Setting permissions on groups

When we return to the Permissions tab and view permissions for the the Sample Dataset, we see our new groups:

<em>Fig. 4</em>. The <strong>data permissions</strong> page with our newly added Accounting and Marketing groups.
Fig. 4. The data permissions page with our newly added Accounting and Marketing groups.

As you can tell, new groups default to having no self-service permissions. This lets us selectively add permissions to these groups.

When people don’t have access to any data, they won’t even see the Ask a Question, Browse Data, or Write SQL buttons in the nav bar (figure 5).

<em>Fig. 5</em>. What people see (or don't see) when they don't have access to any database. They can view collections, but not ask questions, browse data, or write SQL queries.
Fig. 5. What people see (or don't see) when they don't have access to any database. They can view collections, but not ask questions, browse data, or write SQL queries.

Setting permissions on the Accounting group

We’d like our Accounting group to only have access to the Orders table, so let’s return to the Permissions tab in the Admin Panel.

In the Data permissions tab, select the Orders table on the lefthand sidebar and click on the dropdown menu in Accounting’s data access column. All we need to do is grant unrestricted access to the Orders table and click Save Changes. Metabase will pop up a modal summarizing the changes we made and we’ll click Change to confirm.

<em>Fig. 6</em>. Granting the Accounting group access to the Orders table.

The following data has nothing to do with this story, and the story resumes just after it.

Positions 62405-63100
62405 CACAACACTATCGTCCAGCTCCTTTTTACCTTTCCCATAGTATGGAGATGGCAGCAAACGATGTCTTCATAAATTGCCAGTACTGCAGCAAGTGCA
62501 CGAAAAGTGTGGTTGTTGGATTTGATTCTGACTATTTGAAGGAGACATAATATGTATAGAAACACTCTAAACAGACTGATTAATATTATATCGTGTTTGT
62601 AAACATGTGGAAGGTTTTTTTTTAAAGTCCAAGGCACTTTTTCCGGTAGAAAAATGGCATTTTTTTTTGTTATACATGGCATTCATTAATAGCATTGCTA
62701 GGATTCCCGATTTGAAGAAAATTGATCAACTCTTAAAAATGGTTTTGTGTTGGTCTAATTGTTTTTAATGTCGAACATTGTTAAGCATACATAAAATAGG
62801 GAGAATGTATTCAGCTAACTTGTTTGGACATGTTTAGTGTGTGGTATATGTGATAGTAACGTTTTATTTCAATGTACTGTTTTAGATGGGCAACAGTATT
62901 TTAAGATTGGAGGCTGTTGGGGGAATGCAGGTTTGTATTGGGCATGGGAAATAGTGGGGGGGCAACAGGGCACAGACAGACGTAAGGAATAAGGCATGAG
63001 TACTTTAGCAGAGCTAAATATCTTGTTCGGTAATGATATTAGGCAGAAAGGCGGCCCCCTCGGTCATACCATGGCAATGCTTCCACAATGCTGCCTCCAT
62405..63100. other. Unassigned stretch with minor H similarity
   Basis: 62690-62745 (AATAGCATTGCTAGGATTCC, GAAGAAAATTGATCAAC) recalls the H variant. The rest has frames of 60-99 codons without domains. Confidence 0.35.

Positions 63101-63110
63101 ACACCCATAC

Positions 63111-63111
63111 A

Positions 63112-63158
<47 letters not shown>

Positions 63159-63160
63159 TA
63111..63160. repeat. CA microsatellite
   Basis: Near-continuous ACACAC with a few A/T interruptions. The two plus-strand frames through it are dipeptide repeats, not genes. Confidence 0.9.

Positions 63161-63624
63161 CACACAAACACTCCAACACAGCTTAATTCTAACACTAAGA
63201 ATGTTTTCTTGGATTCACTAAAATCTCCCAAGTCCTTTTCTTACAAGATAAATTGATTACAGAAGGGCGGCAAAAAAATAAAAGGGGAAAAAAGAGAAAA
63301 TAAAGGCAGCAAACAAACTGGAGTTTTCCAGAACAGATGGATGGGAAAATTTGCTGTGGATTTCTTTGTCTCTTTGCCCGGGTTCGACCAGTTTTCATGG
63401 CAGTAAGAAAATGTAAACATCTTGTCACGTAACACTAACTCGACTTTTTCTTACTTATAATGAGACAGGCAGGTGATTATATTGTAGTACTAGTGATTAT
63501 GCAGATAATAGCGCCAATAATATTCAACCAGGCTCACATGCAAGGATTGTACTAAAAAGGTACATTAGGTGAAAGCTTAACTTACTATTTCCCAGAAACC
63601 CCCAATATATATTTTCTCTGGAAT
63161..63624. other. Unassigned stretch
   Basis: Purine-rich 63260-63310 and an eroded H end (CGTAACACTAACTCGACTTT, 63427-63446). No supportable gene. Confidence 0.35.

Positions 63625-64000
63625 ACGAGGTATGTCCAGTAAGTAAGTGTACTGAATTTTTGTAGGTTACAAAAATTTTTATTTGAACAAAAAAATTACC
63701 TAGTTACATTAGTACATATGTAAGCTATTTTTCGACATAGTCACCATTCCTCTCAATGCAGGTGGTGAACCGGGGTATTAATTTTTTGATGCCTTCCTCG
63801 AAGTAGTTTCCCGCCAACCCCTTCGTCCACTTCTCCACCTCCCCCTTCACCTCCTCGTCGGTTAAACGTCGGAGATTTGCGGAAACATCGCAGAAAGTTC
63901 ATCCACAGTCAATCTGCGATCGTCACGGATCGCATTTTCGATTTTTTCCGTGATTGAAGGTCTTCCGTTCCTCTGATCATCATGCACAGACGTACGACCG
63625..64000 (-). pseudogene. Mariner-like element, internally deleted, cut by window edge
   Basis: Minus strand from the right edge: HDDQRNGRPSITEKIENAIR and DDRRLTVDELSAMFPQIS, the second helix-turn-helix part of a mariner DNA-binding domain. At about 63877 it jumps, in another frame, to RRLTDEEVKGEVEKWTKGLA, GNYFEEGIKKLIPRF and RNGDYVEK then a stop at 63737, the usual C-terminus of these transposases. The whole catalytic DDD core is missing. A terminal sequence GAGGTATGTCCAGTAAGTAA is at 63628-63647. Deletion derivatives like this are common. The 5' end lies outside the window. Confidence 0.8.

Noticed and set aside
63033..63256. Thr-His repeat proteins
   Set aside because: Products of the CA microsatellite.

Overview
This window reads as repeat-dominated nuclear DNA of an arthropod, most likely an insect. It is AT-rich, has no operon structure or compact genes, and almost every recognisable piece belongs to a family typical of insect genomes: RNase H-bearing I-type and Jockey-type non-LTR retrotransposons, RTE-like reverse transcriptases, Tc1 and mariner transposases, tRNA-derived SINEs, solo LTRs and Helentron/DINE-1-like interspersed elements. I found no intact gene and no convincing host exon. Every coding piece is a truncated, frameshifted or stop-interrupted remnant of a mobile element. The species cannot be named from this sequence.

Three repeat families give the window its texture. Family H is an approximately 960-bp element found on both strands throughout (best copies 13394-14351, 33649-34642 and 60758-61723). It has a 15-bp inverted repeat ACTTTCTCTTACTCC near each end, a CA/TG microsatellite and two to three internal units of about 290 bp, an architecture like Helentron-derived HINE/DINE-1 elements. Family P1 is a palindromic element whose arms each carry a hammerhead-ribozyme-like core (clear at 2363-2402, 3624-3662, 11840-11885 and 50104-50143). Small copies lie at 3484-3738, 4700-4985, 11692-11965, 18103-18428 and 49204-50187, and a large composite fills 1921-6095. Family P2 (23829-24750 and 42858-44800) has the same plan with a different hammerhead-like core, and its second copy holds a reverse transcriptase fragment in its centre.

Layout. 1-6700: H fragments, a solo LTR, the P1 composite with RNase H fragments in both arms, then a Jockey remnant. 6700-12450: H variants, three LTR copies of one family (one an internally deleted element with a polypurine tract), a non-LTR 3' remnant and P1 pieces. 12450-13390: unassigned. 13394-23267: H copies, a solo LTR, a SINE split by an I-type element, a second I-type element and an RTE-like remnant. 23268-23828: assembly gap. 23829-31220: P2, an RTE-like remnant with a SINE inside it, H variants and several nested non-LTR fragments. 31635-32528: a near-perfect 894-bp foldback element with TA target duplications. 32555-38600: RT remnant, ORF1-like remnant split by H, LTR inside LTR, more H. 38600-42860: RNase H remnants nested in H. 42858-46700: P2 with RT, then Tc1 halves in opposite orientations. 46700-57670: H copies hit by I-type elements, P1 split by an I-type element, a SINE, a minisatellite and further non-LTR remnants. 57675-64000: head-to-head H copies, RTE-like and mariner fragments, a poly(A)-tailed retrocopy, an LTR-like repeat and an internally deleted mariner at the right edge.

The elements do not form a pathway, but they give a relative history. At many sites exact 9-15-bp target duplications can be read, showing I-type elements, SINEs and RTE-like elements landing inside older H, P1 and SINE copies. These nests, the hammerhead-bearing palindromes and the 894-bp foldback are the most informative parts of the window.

Fig. 6. Granting the Accounting group access to the Orders table.

As figure 7 shows, now Metabase will display a half-filled-in yellow circle in the Data Permissions tab to show that the Accounting team has granular access to the Sample Dataset.

<em>Fig. 7</em>. The Accounting group now has granular access to the Sample Dataset.
Fig. 7. The Accounting group now has granular access to the Sample Dataset.

With our permissions set, we can now add people to our groups, either by adding them manually, or via single sign-on (SSO).

What will people in both the Marketing and Accounting groups see?

Suppose Mr. Wolff is part of the both the Marketing and Accounting groups—what happens if we grant the Marketing group different levels of data access? Let’s grant the Marketing group access to the People and Products tables in the Sample Dataset (figure 8).

<em>Fig. 8</em>. The <strong>data permissions</strong> page after the Marketing group has been granted access to the People and Products tables.
Fig. 8. The data permissions page after the Marketing group has been granted access to the People and Products tables.

Since Mr. Wolff is a member of both Accounting and Marketing, he’ll have access to every table except the Reviews table, as Metabase grants people the most permissive level of access for a given table based on the set of groups they’re in. In other words, if any of Mr. Wolff’s groups can see a data source, then he can see the data source, even if every other group he belongs to doesn’t have access.

<em>Fig. 9</em>. Mr. Wolff, a member of both the Marketing and Accounting groups, sees tables available to both groups.
Fig. 9. Mr. Wolff, a member of both the Marketing and Accounting groups, sees tables available to both groups.

Mr. Wolff is also unable to see which groups he belongs to. Only admins have access to group information.

How data permissions interact with questions and dashboards

Let’s say none of the groups Mr. Wolff belongs to have access to the Reviews table. Mr. Wolff would still be able to view questions and dashboards that query data from the Reviews table, provided he has permission to view the collection that houses those questions and dashboards. We cover collection permissions here.

Reading